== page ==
The prescription given mothers here is simple: Give one baby two packets of Plumpy'nut each day. Watch him wolf them down. Wait for him to grow. Which he will, almost immediately: Badly malnourished babies can gain from one to two pounds a week eating Plumpy'nut.

"This product, it's beyond opinion -- it's documented, it's scientific fact. We've seen it working," said Milton Tectonidis, a Paris-based nutrition specialist for Doctors Without Borders.

Plumpy'nut -- the name melds the words "plump" and "peanut" -- costs less than the milk formula and has a two-year shelf life. Its sealed packaging and thick consistency make it a poor home for disease-causing germs that thrive in milk.

The product is the brainchild of a French scientist, Andre Briend, who had labored in vain for years to concoct a ready-to-eat nutrition supplement until serendipity -- a bottle of the popular Nutella breakfast spread on his kitchen table -- led him to try a paste instead of candy bars and other forms of food. Later a French company that specializes in making food supplements for relief work, Nutriset SAS, began packaging the formula under the name Plumpy'nut.

The United Nations reports that 150,000 children under age 5 in Niger are severely malnourished. But Tectonidis said it is not the mathematics, or even the nutrition science that is the chief difficulty in combating malnutrition.

"We know what's needed in terms of malnutrition," he said. "It's just the will that's lacking."


Let it not be our will which is lacking.

Thanks for caring.

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Old 08-12-2005, 03:39 PM   #33
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Can't let this thread get buried.

Not as long as children die.

Thanks for reading and caring.

Dear Supporter,

Here is an excerpt from a recently received field report from Dominic
MacSorley, Concern's Emergency Coordinator and acting Country Director
in Niger…

A week ago, in the village of Barmou, Concern screened 560 children to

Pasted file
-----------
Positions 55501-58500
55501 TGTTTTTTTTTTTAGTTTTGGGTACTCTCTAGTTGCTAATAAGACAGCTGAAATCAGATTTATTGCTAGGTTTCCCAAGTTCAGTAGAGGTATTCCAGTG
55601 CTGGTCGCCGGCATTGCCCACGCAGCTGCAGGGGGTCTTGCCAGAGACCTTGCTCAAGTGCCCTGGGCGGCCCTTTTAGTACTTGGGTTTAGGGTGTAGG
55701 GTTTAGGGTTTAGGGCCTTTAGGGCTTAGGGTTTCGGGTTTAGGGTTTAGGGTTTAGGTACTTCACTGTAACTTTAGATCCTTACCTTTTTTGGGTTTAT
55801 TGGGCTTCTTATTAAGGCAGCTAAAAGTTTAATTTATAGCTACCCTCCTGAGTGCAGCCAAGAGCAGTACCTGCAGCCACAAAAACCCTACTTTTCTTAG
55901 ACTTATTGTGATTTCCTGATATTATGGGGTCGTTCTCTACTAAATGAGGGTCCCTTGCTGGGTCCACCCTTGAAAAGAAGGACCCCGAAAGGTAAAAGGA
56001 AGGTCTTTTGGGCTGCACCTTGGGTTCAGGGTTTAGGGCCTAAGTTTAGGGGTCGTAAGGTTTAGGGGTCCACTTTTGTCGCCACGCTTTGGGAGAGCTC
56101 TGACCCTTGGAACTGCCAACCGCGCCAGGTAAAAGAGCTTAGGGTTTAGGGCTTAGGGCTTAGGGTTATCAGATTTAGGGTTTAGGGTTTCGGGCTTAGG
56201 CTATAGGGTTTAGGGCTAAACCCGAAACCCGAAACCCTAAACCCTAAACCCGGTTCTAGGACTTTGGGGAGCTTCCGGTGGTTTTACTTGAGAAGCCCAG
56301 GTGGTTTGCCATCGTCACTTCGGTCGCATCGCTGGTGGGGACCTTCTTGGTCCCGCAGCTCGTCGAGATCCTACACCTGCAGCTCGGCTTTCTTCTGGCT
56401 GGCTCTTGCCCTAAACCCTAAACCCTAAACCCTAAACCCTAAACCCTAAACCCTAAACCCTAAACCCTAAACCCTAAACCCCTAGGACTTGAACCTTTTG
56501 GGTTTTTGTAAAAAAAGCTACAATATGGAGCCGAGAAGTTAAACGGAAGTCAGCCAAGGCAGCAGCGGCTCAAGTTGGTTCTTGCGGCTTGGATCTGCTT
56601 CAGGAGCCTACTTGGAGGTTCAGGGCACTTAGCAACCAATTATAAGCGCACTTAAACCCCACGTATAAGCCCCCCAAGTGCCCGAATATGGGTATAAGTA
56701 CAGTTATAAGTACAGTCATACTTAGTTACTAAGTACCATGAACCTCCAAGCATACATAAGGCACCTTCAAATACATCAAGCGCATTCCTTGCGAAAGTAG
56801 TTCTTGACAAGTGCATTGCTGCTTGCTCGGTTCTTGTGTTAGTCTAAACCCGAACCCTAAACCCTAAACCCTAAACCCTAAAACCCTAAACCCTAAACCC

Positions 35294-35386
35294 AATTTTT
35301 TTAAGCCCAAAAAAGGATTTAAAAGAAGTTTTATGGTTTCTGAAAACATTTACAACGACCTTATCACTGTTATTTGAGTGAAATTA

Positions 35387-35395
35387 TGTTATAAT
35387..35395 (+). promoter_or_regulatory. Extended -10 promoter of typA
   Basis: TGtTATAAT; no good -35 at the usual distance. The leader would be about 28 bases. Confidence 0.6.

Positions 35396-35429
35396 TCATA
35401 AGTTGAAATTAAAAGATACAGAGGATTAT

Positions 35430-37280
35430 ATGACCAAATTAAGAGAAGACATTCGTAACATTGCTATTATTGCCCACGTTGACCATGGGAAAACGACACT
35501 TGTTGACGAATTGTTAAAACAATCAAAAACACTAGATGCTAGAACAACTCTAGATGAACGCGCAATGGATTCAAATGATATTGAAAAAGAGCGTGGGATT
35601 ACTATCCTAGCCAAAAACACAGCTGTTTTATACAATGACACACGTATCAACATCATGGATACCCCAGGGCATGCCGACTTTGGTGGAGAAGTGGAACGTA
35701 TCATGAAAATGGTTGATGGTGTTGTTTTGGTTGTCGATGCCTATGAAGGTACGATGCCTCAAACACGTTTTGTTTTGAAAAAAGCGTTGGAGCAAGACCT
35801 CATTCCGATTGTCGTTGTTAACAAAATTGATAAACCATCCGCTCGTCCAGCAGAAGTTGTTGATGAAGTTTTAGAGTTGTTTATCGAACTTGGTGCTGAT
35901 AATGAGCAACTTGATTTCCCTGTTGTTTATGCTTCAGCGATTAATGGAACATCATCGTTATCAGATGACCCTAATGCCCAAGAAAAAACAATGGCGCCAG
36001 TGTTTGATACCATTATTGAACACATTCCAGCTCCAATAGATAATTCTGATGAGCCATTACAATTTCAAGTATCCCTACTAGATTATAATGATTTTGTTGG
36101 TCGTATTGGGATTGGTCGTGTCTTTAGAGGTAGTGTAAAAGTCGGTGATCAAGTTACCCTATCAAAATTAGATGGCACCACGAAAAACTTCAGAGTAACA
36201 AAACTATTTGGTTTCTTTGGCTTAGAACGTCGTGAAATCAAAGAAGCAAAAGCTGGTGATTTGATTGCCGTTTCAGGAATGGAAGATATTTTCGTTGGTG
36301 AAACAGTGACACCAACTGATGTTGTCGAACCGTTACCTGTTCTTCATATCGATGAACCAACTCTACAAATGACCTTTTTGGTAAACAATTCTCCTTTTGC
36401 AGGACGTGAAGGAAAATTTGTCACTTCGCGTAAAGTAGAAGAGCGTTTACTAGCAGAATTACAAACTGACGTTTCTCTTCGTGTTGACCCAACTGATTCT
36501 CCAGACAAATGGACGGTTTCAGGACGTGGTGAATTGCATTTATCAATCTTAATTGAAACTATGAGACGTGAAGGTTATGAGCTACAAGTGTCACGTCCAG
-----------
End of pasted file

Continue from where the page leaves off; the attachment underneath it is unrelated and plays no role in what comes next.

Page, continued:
determine malnutrition rates. Of the 560 children, 242 were found to be
malnourished. These children were admitted to Concern’s nutrition
program and were given food rations, vitamins and iron. The mothers were
told to return with their children the following week to measure their

By the time that Concern returned to the village the following week,
word had spread around the community about Concern’s program, and this
time, more than 800 mothers had brought their children to the center to
be checked. The numbers were overwhelming.

To read more of Dominic's report, please click on the following link:

Dominic finished his report with an important message:

"Today, 18 million people across this continent are hungry, some
dangerously so. This is what the Live 8 concert in July was all about. This
is why Concern believes that the 189 governments that signed up to the
UN’s Millennium Goals and their aim to cut global poverty in half by
2105 now need to live up to that promise. There are no more excuses."

Thank you again for your continued interest in and support of Concern's
work. We simply couldn't do it without you.

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Old 08-13-2005, 04:14 AM   #34
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Sometimes it's amazing how little it takes, and how less than that we do. You make me think how indifferent I've become. Thank you as always for your posts. It gives me hope to see what can be accomplished. It makes me a tiny bit less cynical.
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Old 08-14-2005, 05:25 AM   #35